As fundraising consultants, we often speak with nonprofits about “creating a culture of philanthropy.” It’s easy to say: It’s short, sweet and memorable. Unfortunately, there’s a risk of sounding cliché, unless its meaning is fully understood and embraced.
Not long ago, I realized we had created a culture of philanthropy in our family, even without using those words. I gave it some thought: “How did it happen? And, if I can figure that out, maybe I can better help my nonprofit clients replicate it within their organizations.”
Here’s the story: A couple of years ago, my 10-year-old daughter started a venture called Crush the Slush. Ava began selling slushies at events and parties in local neighborhoods.
Of course, I love her entrepreneurial spirit, but what I am most proud of is her generous heart.
Rather than pocket all the proceeds, Ava earmarks 10% of everything she makes for charity. Her goal for 2022 is to earn $3,000, so she can give away $300. She is particularly passionate about an organization called Nourish NC that provides food backpacks and boxes to food-insecure children for weekends, summers and school breaks.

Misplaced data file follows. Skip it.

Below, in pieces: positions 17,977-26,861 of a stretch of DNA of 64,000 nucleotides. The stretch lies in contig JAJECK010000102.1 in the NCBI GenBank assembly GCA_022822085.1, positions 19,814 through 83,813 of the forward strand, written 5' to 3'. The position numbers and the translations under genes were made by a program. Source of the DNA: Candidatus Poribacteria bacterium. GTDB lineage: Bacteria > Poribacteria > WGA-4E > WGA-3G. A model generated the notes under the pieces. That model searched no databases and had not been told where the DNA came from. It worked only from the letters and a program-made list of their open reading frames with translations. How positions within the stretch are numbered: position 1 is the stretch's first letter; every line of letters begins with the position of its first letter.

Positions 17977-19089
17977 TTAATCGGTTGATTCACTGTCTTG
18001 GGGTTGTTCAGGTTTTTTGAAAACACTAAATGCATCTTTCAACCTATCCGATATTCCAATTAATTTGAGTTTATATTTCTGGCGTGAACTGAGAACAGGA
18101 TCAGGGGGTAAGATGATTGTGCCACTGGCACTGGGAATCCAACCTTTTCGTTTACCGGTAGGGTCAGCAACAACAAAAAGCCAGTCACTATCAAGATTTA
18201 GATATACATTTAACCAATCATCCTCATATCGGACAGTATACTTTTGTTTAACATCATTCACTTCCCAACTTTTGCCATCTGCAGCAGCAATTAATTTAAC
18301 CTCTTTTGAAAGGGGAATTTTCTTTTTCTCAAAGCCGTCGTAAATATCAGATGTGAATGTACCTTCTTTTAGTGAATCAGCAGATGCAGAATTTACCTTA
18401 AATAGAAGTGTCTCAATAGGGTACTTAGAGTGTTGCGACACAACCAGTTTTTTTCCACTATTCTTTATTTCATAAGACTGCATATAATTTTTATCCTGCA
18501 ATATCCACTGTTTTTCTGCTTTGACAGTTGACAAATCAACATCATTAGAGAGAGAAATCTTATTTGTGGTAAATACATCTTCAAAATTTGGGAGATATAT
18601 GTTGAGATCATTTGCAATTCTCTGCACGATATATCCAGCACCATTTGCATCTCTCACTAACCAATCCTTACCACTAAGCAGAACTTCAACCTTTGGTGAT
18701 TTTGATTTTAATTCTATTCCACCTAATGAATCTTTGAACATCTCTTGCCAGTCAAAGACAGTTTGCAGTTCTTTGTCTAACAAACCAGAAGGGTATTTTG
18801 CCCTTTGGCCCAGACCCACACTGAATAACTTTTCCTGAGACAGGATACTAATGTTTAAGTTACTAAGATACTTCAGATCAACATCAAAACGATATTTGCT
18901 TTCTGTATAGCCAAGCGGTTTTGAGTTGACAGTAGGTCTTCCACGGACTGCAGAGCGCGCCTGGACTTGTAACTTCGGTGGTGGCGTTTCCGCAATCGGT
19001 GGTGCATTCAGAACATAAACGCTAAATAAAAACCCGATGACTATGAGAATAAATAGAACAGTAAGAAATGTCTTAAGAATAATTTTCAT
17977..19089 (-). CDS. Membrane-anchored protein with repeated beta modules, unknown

That’s when it dawned on me that our family had created its own culture of philanthropy. Here are a few things I realized:
It didn’t “just happen.” Ava’s great, but I know her willingness to strategize, plan, work and give is more than instinctive. It’s her normal lifestyle, coupled with a lot of entrepreneurial spirt. Ava has never been told that giving is something she has to do. Rather, it’s something she “gets” to do.
On reflection, a memory came to mind. For her first birthday party, our theme was The Very Hungry Caterpillar. In lieu of gifts, we asked guests to donate to Nourish NC. We took lots of pictures, which we’ve naturally shared with her over the years. We’ve talked about that party, and many others, where, instead of asking for gifts for ourselves, we were able to give to causes we knew were changing lives.
We’ve all heard the adage, “More is caught, than taught.” Ava caught our family’s message of philanthropy, and it naturally became a part of her philosophy, as well.
All this thinking underscored what I already knew to be true for nonprofits: When it comes to creating a culture of philanthropy, the motivation must be genuine (mission-driven, not money-minded); and the mindset should be valued by everyone in the organization (not just one or two enthusiasts).
Ultimately, the whole of a culture, whether it’s a family or nonprofit (staff, board members, donors, volunteers, etc.) is greater than the sum of its parts. In the end, that is the power of philanthropy.